Demodex and Meibomian Gland Dysfunction

Meibomian Gland Dysfunction (MGD) is a major factor in Dry Eye Disease (DED), with upwards of 86% of DED sufferers showing evidence of MGD.[1] This chronic condition of the meibomian glands occurs due to gland obstruction and/or when there is a lack in the quality or quantity of meibum – the lipid component of the tear film – produced.[2] This alters the composition of the normal tear film which irritates the eye and often results in the patient experiencing signs and symptoms associated with DED. A variety of factors can affect the development of MGD including age, ethnicity, certain medications, contact lens wear, lid biofilm, and many more.

To enhance a tear film that may be lacking due to MGD, daily use of a preservative-free artificial tear is essential. I-MED Pharma’s I-DROP® MGD is the only premium visco-adaptive artificial tear targeted specifically for MGD. Containing both a superior quality hyaluronic acid as well as a lipid component to supplement the natural tear film, I-DROP® MGD is a preservative-free eye drop that provides superb coating and hydration to the ocular surface.

While there are many risk factors that can contribute to the development of MGD, Demodex is one that may require an in-clinic treatment by an eye care professional if it gets out of control. More on this later. The signs and symptoms of Demodex include itching, burning, irritation, blurriness, and swollen inflamed eyelids among many others that can lead to MGD. But first, what is Demodex and how is it associated with MGD? 

Demodex are eight-legged mites that live in the eyelids and eyelash follicles. All normal, healthy eyes have some Demodex colonizing the lids and lashes, but these mites can quickly become a problem if their numbers increase to the point of infestation. In addition to causing ocular issues including meibomian gland blockages, which alter the tear film, these mites introduce bacteria which leads to ocular inflammation. Demodex is also associated with various other skin and eye conditions such as rosacea and blepharitis. Tea tree oil in the correct concentration is found to be very effective in preventing the reproduction of Demodex found on eyelids and eyelashes. If a Demodex infestation is diagnosed, eye care professionals can guide the patient towards the correct treatment.

A manual in-clinic treatment known as blepharon-exfoliation or periciliary eyelid scaling is also available for the eradication of severe manifestations of Demodex. This consists of a rotating, moistened micro-sponge under a local anesthetic that descales and cleans the eyelid and lashes surface.  The 10-minute procedure is painless.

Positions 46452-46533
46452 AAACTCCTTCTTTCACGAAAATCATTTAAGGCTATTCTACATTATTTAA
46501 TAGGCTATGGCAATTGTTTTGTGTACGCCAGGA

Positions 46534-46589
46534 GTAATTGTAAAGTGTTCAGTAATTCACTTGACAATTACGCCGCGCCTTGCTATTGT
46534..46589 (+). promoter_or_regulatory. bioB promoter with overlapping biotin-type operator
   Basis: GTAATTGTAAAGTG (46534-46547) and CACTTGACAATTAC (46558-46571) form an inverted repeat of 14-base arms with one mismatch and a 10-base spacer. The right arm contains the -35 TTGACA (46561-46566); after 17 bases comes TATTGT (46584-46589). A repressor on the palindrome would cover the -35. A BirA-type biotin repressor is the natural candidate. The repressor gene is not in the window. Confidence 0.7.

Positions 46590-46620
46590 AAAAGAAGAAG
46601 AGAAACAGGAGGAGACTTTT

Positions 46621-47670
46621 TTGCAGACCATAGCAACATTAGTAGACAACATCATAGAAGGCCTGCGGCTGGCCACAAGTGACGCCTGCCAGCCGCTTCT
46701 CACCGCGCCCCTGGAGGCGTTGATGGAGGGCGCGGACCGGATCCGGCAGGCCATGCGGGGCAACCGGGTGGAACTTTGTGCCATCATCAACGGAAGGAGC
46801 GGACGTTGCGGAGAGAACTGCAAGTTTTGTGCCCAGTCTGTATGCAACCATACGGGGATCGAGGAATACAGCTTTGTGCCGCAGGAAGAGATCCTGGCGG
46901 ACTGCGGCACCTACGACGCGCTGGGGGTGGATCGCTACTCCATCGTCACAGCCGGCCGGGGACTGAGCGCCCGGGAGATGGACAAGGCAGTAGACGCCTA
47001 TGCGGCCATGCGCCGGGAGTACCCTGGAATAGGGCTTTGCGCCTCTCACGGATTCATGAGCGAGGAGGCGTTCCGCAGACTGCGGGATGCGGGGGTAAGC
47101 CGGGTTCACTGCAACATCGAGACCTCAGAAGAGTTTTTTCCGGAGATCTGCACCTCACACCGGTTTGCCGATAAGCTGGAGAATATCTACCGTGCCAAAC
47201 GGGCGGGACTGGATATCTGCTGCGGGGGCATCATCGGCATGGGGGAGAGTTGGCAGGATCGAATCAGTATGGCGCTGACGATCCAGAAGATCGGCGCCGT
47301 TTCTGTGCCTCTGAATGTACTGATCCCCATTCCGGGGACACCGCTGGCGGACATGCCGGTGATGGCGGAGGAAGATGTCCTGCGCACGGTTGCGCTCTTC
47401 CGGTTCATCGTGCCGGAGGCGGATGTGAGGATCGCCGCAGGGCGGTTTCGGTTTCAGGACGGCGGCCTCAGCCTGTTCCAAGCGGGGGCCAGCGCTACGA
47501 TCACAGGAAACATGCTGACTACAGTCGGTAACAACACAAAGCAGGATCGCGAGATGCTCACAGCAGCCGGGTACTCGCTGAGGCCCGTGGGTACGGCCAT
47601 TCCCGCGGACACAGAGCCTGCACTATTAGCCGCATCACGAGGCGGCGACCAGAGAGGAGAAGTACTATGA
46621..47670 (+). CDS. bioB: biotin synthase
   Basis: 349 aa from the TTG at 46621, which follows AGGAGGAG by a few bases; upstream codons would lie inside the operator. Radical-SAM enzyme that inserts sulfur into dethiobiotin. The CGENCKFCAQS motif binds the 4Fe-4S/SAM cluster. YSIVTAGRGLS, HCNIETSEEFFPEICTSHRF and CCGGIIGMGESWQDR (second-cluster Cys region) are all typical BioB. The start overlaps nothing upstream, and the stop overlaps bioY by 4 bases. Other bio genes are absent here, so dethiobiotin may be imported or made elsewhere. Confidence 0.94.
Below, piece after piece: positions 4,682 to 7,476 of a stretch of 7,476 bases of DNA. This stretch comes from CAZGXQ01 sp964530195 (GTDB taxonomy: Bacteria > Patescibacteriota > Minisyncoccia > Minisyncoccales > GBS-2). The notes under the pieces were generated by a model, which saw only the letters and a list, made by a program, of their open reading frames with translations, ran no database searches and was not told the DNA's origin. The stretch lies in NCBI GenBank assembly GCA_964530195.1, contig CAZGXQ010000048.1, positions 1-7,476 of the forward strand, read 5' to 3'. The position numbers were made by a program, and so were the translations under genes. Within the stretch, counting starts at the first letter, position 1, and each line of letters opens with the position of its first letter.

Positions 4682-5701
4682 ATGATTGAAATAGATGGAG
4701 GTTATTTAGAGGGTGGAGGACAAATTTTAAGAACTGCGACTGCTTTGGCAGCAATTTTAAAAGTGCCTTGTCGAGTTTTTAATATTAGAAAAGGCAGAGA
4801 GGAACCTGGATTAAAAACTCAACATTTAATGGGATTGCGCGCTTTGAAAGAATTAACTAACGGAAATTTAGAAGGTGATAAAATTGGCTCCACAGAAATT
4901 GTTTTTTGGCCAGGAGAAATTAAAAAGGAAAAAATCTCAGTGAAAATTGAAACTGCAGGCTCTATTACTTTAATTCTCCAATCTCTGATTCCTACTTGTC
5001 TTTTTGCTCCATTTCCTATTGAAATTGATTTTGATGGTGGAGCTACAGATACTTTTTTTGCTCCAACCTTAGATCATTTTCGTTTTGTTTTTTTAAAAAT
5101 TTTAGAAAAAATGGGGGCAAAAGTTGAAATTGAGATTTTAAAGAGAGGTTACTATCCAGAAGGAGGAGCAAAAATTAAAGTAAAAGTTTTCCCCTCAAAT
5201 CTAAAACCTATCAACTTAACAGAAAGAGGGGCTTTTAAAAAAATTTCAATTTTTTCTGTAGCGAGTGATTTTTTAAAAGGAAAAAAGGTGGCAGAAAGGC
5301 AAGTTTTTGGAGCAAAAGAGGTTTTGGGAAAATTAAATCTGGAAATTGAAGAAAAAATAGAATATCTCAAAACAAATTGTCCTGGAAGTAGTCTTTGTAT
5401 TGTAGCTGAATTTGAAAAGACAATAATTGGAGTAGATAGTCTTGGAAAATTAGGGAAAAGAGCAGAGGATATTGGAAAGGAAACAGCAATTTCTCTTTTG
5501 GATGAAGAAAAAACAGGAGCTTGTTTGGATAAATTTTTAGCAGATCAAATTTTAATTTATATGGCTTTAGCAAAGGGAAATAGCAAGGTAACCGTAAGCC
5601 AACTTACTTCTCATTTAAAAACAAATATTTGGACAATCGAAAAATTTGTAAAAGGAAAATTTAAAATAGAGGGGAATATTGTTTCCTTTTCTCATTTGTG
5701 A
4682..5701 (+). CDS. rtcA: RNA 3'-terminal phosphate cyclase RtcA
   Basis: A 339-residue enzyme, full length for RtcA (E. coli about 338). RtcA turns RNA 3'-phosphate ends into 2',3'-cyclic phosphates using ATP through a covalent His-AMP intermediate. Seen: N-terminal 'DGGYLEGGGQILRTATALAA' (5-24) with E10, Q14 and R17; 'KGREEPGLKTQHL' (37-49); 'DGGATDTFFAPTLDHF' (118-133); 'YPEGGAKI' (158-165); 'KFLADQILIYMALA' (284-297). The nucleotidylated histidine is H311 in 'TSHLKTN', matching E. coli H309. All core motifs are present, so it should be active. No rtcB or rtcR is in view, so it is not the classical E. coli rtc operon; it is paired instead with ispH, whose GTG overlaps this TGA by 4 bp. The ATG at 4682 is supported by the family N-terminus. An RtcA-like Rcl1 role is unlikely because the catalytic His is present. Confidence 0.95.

I-MED Pharma’s I-LID ’N LASH® PLUS is a water-based hyaluronic acid cleanser that contains 5% tea tree oil, a compound that has antibacterial, antifungal, and anti-inflammatory properties. Used daily, it will help interfere with the reproduction of Demodex and help manage an infestation. A daily ocular hygiene routine that includes I-LID ’N LASH® PLUS is an easy way to remove ocular debris with minimal irritation as well as enhance the effectiveness of artificial tears such as I-DROP® MGD.

Once the condition is under control, hypochlorous acid (HOCL) can be used as a daily spray to keep the lids clear of unwanted microbial growth. or a complete ocular hygiene routine. It can be used daily and in combination with I-LID ’N LASH® wipes or pump to maintain optimal lid and lash health. This all-natural, non-toxic spray-and-go product contains 0.02% HOCl to clean and hydrate the lids and lashes.

For any management plan to work effectively, daily treatment compliance is the key to experiencing long-lasting comfort as MGD is considered a chronic disease.

With the right management tools, patients can experience everyday relief from MGD, Demodex, and DED. Book your dry eye consultation or comprehensive eye exam today at or call our clinic at 905-828-2282.

[1] Lemp, M. , Crews, L. , Bron, A. , Foulks, G. & Sullivan, B.  (2012). “Distribution of Aqueous-Deficient and Evaporative Dry Eye in a Clinic-Based Patient Cohort.” Cornea 31 (5): 472-478.  doi: 10.1097/ICO.0b013e318225415a.

[2] Nelson, J Daniel, Jun Shimazaki, Jose M Benitez-del-Castillo, Jennifer P Craig, James P McCulley, Seika Den, and Gary N Foulks. 2011. “The International Workshop on Meibomian Gland Dysfunction: Report of the Definition and Classification Subcommittee.” Investigative Ophthalmology & Visual Science 52 (4): 1930–37.